Dr. Chris Johnson believes that, with his “pre-flight experience” system, pilots could see 10 to 15 hours of simulation time before ever flying in a real plane. “Nobody has designed simulation to support pilots’ roles as meteorologists,” says Johnson, and that is exactly what the simulation training is all about.
With the development of Pilot Training System well under way, Dr. Johnson is exploring a more specific avenue within flight simulation. He is currently working to fund a project, in partnership with the UW Med Flight Program, which would prepare aero-medical evacuation teams for various weather scenarios that accompany the chaotic nature of the mission itself. It’s crucial that, in an emergency evacuation via helicopter, the medical team is efficient and the pilot is prepared for all situations. Pilots must be able to land by vision alone because, if the landing is on a highway or in a field, he or she cannot depend on instrument landing systems. These systems allow the aircraft to travel back to the helipad or airstrip but will not provide any assistance in retrieving a patient who may be in an undesignated landing zone. This is where Johnson’s flight simulation training system comes in to play. He will be able to train the evacuation pilots in the poor weather conditions that are likely to be encountered in emergency situations and would otherwise not be experienced in traditional training.
Until recently, simulation manufacturers have been under the assumption that pilots just kick the tires and jump inChris Johnson
Another aspect of the aero-medical evacuation project involves efficiency. In September, Johnson volunteered to be part of an efficiency study at the trauma center in Hollywood, CA. He participated in moonlight shifts in the emergency center to analyze how well the medical teams worked together when a patient arrived. Johnson stated that he is, “just getting his feet wet in the medical realm,” but sees a valuable and promising application of flight simulation within aero-medical evacuation procedures.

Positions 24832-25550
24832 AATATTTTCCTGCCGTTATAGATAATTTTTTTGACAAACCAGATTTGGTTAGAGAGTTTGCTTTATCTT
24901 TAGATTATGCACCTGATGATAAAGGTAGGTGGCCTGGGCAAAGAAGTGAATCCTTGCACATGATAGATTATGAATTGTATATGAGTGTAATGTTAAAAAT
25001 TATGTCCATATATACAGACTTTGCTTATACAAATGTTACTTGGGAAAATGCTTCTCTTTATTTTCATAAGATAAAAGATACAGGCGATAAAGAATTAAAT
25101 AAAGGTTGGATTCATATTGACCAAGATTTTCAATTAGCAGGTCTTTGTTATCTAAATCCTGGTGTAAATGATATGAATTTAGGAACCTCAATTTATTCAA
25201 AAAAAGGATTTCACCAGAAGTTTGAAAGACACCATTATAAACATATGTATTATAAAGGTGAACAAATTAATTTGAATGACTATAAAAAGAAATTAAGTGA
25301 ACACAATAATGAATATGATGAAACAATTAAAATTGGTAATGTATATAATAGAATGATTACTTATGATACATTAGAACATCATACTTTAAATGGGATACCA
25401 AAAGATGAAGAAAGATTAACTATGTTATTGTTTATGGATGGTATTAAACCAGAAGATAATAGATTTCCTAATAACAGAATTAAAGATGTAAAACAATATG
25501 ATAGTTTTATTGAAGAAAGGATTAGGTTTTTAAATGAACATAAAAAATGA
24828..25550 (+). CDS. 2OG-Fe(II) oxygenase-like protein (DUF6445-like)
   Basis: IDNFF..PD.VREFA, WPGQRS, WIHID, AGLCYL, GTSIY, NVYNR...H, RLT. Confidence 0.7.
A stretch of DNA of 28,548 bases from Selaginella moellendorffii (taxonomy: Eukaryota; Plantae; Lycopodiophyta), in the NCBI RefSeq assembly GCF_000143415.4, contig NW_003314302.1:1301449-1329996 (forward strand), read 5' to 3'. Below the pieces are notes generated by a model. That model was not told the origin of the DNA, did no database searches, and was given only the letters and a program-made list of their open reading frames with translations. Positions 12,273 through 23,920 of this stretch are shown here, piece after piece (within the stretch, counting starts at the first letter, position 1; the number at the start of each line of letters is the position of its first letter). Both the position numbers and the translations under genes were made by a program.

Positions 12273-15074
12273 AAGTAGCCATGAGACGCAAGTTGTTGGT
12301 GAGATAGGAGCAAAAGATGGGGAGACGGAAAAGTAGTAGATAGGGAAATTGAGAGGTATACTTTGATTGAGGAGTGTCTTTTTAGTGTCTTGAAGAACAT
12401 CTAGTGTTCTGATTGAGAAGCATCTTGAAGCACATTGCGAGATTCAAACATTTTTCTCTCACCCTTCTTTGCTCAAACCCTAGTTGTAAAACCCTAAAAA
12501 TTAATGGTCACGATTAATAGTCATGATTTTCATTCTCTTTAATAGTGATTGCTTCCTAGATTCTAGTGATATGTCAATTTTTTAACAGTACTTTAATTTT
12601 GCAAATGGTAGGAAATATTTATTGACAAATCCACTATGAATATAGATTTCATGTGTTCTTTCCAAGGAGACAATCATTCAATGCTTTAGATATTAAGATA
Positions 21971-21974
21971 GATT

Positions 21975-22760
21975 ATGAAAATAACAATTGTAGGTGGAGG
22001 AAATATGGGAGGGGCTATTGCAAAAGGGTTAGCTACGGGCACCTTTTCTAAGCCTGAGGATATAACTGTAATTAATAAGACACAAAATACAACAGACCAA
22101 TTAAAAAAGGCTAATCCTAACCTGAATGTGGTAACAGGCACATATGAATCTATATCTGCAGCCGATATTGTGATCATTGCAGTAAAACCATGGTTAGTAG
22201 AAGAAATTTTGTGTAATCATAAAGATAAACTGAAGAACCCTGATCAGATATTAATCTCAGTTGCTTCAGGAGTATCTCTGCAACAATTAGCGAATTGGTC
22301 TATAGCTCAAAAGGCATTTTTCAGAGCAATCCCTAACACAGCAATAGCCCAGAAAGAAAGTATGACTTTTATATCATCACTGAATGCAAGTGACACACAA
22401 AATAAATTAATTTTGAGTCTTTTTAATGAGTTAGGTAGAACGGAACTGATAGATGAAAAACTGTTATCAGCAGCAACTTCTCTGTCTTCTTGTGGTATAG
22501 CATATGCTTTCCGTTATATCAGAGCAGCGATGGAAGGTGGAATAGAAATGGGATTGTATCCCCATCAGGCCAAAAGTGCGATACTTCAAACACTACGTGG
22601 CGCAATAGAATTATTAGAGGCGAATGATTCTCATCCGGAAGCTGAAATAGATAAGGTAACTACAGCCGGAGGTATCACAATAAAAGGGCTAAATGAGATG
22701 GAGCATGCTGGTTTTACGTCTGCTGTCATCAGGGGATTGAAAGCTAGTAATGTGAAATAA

Not only is Dr. Johnson’s work benefiting aero-medical evacuation teams, pilots, and pilots in training, but also the next generation of aviators through outreach to students. The team at the UW-Madison flight simulation lab has partnered with the Edgewood high school aviation program to begin developing innovative training methods early on. Johnson reported that two desktop simulators were donated to Edgewood compliments of the UW lab. In September, Johnson also participated in the Wisconsin Science Festival. This event allowed students, of all ages, to take a ride in the flight simulator and view demonstrations of the technology’s ability to create a better training program for pilots. The event was a success; over 50 students lined up to partake in the flight simulation experience.
The student outreach and community involvement that Johnson strives to achieve is one of the forces that will drive his work into the future. His company is growing and so is the market for a product like Pilot Training System. Johnson’s dedication and novel approach to pilot training have been recognized through awards and grants, which have funded Johnson in his vision. That vision is now very much a reality with a bright future and safer skies on the horizon.